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Epidural Steroid Injection                                            Post Procedure Instructions 

PURPOSE: This procedure is used to evaluate neck or back pain and (potentially) provide pain relief. This injection may decrease pain and nerve root irritation/swelling, allowing you to resume a more normal lifestyle and exercise program. This is done by an injection of anesthetic combined with anti-inflammatory (steroid) medications near the area where the painful nerve or nerves are located (the epidural space).

RESPONSE: The response to injection may range from no relief to complete relief lasting from days to months. Your response to the injection will help determine wheter further injections are needed. If you receive at least partial relief, it may be appropriate to repeat the injection up to two additional times in an attempt to break the pain cycle.

PROCEDURE: Prior to the procedure, the physician will discuss the procedures, benefits, risks, and alternatives and will answer questions. A written consent will be obtained.

You will be positioned on you stomach and asked, at certain times, to remain very still. The doctor will clean the skin on your back (or neck) and numb the area with local anesthetic, and a small needle will be passed in to the epidural space. The position of the needle will be checked using a small amount of contrast dye, which can be seen on X-RAY. The steroid with local anesthesia will be injected only after proper placement is confirmed.

You may feel some discomfort or mild pressure and this is normal. We will do our best to insure your comfort. Please feel free to let the staff working with you know your needs during the procedure. The procedure takes 15-30 minutes and you will be observed approximately 30 minutes to 1 hour afterwards.

RISKS: The risks of this procedure include infection, bleeding, headache, dizziness, leg weakness, or numbness. There is also a slight chance of allergy to contrast dye.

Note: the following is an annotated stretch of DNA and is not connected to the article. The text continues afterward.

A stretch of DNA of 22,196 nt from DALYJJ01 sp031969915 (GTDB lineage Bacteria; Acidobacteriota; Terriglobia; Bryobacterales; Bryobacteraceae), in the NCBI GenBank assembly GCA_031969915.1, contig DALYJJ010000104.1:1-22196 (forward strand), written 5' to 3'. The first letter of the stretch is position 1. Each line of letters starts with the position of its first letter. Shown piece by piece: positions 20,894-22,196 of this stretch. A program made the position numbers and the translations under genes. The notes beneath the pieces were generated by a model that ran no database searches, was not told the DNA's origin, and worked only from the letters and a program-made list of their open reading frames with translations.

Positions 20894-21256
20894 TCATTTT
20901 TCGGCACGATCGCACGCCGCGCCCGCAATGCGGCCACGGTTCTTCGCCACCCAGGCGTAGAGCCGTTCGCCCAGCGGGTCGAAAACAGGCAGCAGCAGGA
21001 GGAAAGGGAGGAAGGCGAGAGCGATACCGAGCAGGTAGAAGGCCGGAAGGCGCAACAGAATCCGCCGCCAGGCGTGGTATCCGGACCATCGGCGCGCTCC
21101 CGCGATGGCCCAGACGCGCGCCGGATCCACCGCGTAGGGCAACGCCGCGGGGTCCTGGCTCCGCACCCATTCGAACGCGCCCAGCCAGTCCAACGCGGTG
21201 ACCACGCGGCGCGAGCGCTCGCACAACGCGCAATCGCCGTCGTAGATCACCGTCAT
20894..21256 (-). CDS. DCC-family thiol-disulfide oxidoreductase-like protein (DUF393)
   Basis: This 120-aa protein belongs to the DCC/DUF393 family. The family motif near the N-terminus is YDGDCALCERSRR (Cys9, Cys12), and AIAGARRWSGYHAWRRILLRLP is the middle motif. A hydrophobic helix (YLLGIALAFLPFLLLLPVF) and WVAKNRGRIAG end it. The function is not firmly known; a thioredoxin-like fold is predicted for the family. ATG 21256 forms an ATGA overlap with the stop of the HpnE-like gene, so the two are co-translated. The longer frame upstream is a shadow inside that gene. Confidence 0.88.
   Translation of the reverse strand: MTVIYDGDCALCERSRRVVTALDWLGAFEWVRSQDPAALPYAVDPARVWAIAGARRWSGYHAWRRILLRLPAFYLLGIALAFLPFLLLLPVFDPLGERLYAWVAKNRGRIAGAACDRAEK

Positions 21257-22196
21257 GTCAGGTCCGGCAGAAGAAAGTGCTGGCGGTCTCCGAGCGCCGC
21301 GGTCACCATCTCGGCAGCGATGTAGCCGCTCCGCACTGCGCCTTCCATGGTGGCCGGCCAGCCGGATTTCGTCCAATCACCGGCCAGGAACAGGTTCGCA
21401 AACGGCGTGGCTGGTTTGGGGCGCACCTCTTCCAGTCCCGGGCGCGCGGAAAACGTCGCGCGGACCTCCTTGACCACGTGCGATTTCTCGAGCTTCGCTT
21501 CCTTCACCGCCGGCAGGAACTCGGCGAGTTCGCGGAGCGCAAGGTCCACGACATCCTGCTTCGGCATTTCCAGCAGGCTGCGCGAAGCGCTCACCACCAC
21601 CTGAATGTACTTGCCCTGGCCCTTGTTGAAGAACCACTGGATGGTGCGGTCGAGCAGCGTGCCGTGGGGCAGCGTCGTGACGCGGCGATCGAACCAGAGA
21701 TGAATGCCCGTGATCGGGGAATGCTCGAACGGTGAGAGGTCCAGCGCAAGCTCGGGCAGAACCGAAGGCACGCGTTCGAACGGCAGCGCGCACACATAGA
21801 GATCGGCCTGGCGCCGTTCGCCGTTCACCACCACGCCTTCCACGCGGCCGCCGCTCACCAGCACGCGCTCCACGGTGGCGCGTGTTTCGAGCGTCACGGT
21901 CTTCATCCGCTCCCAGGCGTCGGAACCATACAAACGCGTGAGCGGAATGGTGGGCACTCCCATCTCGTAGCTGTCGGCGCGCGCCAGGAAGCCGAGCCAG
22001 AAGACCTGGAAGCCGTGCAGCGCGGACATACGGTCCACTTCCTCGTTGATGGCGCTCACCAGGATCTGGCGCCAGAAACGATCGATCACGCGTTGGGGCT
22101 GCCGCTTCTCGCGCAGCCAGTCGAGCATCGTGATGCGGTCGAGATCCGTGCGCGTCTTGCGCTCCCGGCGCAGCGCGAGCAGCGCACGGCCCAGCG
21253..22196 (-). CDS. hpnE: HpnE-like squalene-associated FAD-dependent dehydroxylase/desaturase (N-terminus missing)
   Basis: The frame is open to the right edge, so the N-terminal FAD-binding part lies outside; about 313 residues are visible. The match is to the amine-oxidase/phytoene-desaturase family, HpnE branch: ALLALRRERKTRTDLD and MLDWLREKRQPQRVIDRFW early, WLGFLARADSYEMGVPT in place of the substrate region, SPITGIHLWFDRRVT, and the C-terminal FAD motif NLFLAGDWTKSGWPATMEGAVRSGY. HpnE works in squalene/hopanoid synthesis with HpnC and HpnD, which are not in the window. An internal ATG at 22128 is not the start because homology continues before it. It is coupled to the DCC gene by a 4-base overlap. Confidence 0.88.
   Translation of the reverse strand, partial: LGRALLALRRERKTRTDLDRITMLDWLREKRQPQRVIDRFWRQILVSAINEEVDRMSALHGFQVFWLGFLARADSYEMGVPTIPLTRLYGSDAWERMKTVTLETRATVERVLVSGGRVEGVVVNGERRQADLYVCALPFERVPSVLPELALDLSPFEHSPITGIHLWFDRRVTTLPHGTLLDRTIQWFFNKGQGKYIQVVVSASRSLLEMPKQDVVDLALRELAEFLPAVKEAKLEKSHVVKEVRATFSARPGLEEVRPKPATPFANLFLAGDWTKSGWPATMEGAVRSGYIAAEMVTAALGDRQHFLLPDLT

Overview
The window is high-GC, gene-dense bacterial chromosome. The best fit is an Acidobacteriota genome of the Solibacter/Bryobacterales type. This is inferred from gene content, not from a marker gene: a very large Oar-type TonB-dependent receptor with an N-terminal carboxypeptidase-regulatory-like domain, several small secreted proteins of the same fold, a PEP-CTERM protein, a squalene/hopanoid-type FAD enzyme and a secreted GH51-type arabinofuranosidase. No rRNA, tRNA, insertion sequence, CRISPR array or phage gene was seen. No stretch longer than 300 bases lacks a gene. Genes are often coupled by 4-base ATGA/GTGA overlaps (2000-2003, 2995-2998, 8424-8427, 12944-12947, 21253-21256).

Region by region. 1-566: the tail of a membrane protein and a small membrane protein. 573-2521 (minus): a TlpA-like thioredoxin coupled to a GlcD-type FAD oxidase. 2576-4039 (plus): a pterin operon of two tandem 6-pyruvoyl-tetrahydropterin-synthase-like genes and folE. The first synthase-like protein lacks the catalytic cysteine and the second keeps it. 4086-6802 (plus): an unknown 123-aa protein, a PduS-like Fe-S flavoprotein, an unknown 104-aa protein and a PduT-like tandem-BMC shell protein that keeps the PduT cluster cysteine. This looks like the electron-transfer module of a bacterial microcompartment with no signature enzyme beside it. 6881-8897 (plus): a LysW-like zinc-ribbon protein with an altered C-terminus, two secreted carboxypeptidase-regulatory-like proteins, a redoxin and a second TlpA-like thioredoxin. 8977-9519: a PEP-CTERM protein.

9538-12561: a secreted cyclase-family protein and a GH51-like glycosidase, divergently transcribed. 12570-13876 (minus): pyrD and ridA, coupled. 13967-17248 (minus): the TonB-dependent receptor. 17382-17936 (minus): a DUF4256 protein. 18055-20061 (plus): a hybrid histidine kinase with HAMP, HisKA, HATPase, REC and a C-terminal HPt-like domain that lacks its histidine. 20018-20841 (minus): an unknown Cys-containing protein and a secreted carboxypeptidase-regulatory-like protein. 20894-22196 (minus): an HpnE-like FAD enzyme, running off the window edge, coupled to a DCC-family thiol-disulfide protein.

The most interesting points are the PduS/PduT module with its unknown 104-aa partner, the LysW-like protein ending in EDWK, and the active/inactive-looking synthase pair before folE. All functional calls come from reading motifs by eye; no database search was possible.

Note: One of the medications we use is steroid and may adversely affect you if you are diabetic. PLEASE TELL THE PHYSICIAN IF YOU ARE DIABETIC OR HAVE OTHER HEALTH PROBLEMS.


No activity restriction except what your own physician may have recommended to you. (Though you must arrange to have a driver take you home)

Expect local discomfort at the needle site for one to two days. An ice-pack used intermittently for the first 24 hours may help.

Use your current pain medications as needed. While you may experience some discomfort for 1 to 4 days after the injection, it should not be so severe that you routine medications can’t handle it.

Keep a pain log and track your response to the injection. Note your discomfort each day during the period when you would normally have the most pain.

Notify the DR. for the following:

Significant fever (greater than 101 degrees F) in the next 2-5 days

Marked headache in the upright position

Significant increase in pain in the next 3-7 days

Other significant concerns regarding the procedure






™2001 S&B Surgery Center.